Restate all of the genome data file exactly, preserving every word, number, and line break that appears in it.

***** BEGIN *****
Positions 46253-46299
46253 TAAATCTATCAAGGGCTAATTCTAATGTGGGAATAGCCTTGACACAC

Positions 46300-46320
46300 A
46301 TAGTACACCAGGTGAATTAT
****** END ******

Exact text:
Positions 46253-46299
46253 TAAATCTATCAAGGGCTAATTCTAATGTGGGAATAGCCTTGACACAC

Positions 46300-46320
46300 A
46301 TAGTACACCAGGTGAATTAT